All-aluminum small-blocks have mystique. Even today, when production V-8s come with aluminum blocks straight from the showroom, there is still something magical about an all-alloy Gen I Mouse motor. Back in the '60s they were the acme of high technology, the signifiers of high-level factory connections, generally found only in exotic racers like Jim Hall's Chaparrals and Mickey Thompson's Indy cars. Here in the 21st century, aluminum small-blocks, now available to one and all straight off the rack, continue to dominate in venues where good power and light weight are key-sprint cars, to name one example.
All this is exactly what famed Detroit race car fabricator Ron Fournier was thinking when he went shopping for a new engine for his personal, handbuilt track roadster. Fournier designed his 1,600-pound bomb as a tribute to the great track roadsters of the '50s, and also as a sort of street-legal sprint car-he likes to hot-lap the roadster at local dirt tracks when he gets the chance. An all-aluminum small-block was the perfect choice for his rod, so he called his buddies at Dart Machinery in nearby Troy, Michigan, leading purveyors of aluminum Chevy blocks. The build for Fournier's engine was performed in-house at Dart's engine shop by Jeff Lake and Tony McAfee, the company's Pro Stock specialists.
Though the piece is cast in aluminum rather than iron, the Dart block bears some dimensional similarities to the Chevy-based Olds Rocket block originally marketed by GM Performance Parts. So while the Dart casting is somewhat non-standard compared to a conventional SBC, parts channels are still comfortably wide. To accommodate big stroker cranks, the oil pain rails have been spread outboard 0.400-inch on each side, while the camshaft is raised 0.391-inch in the block, rolling on big-block Chevy journals. Thus configured, the casting can accept bores of up to 4.185 inches and strokes of up to 4.125 inches, for as much as 454 ci. While Dart's block is most typically used in oval racing, the casting was designed from the start to support street hardware, including a mechanical fuel pump, a conventional distributor, and a wet-sump oil system. There are a few wrinkles involved in setting up the Dart block for road use, however, and we'll cover them here.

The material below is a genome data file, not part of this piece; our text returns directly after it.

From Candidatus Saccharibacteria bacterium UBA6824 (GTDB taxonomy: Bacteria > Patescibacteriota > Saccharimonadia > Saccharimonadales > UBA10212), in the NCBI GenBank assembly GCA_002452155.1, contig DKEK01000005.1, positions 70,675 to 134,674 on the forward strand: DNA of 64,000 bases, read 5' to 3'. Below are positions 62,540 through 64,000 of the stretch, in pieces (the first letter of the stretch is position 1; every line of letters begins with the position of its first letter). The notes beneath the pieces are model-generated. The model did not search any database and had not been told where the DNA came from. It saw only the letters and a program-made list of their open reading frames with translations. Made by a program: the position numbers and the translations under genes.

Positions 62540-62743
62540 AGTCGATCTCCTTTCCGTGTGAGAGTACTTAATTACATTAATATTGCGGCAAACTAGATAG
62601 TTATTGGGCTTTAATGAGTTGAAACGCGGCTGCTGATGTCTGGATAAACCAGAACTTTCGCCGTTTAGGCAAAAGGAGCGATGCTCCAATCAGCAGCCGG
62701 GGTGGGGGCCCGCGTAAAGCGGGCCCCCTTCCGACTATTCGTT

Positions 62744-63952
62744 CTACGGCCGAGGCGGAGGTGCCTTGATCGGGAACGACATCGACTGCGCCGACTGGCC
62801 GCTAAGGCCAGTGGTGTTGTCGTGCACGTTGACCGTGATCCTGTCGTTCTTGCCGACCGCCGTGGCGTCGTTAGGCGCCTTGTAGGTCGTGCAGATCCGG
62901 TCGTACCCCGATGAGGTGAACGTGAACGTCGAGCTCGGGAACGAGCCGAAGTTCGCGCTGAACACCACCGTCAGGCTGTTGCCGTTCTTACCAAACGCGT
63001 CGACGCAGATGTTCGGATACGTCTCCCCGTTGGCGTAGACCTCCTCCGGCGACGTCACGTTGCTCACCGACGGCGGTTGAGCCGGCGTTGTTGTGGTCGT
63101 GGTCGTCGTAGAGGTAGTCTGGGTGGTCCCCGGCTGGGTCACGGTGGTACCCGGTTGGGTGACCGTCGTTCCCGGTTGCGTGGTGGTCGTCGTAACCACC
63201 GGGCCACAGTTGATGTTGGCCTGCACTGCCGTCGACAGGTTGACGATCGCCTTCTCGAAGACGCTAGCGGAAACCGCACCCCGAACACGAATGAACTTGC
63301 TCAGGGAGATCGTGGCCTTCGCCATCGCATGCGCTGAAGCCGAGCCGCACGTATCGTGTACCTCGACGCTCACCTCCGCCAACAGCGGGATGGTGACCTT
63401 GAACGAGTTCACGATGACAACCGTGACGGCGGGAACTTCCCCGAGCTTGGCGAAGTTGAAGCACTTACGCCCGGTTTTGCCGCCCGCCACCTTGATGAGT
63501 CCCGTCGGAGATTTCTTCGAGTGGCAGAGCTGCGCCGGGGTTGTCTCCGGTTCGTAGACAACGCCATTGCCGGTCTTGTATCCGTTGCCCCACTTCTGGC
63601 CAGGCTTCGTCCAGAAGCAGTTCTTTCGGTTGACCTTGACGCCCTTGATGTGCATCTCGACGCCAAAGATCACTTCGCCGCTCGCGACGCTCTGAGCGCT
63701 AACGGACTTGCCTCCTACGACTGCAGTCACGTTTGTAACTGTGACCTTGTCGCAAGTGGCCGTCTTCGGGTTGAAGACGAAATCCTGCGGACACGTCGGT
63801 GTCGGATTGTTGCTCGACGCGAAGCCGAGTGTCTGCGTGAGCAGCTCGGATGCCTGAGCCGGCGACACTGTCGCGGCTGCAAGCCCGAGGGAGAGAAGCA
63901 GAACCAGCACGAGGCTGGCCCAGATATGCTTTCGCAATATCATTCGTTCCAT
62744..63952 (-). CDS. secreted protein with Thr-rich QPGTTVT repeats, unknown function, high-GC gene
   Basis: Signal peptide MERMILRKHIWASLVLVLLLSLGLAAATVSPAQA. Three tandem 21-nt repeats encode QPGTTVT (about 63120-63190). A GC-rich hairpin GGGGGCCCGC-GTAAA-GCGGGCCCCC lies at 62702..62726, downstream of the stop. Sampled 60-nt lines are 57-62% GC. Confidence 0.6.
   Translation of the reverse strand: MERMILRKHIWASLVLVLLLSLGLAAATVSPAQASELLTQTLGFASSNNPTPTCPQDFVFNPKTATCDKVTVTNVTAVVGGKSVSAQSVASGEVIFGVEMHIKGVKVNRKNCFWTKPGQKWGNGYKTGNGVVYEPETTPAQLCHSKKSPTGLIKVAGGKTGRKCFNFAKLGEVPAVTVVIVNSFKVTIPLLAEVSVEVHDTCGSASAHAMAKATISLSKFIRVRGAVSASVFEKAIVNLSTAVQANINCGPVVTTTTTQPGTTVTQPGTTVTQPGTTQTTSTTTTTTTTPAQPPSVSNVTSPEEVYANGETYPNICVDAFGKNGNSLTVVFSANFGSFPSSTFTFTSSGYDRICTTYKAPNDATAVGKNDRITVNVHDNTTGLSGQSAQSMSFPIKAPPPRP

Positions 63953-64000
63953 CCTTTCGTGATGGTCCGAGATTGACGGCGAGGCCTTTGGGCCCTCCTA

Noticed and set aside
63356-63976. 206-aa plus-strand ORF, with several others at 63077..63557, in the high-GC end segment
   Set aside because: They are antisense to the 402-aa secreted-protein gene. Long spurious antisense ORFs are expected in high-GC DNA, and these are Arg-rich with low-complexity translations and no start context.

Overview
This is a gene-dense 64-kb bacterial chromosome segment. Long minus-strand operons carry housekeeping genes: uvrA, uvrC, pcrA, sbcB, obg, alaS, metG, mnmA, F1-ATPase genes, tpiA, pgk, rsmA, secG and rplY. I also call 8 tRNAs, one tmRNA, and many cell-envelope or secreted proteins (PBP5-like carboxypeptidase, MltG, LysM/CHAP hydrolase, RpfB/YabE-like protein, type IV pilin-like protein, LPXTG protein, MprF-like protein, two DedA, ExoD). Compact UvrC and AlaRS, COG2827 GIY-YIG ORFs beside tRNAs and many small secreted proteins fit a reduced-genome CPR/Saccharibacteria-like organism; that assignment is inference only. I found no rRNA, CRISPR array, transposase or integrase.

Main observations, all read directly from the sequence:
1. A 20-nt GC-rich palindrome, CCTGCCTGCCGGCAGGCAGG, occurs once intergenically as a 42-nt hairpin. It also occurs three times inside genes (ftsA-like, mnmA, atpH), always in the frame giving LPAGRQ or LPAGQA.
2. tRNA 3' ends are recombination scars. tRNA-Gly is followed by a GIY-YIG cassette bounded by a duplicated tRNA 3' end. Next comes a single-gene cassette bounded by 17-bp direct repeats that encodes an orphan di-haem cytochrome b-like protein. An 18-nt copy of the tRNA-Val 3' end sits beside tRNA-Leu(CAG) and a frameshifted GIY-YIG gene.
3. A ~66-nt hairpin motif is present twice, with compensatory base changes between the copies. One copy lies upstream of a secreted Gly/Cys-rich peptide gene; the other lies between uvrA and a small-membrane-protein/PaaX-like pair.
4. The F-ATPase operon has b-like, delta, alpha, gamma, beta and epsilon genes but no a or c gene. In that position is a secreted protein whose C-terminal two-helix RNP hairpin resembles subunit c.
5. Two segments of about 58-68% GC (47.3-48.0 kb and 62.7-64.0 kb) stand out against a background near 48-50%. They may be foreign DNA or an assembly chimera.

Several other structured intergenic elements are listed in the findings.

Fournier's roadster may be a dirt sprinter in spirit, but for the engine buildup Lake and McAfee deliberately went 180 degrees from the typical high-revving, no-flywheel, light-switch combination employed in the circle-track world. Instead, they opted for real-world street performance, with good driveability and a big, fat torque curve. Sidestepping the more expensive and exotic reciprocating components, they set the displacement at 400 ci with a 4.125-inch bore and a 3.75-inch stroke. Since that's still on the biggish side for a small-block, their cylinder head choice for this engine may raise an eyebrow or two in some quarters: the Pro1 Platinum series with 180cc intake ports, the smallest offered by Dart.
Among his other duties at Dart, McAfee heads the company's advanced wet-flow bench research program, where he has developed some firm convictions about what works and what doesn't for a given combination. "This is the smallest port we offer and I would say it's way underestimated," he says. "The 180 has the best overall performance for the street and it's absolutely ideal for hydraulic roller cams. For power peaks below around 6,400 rpm and displacements up to 400 inches, this is the head you want." To finish off the conservative, high-velocity airflow combination, a 650-cfm Demon carburetor and a dual-plane Dart intake manifold were selected.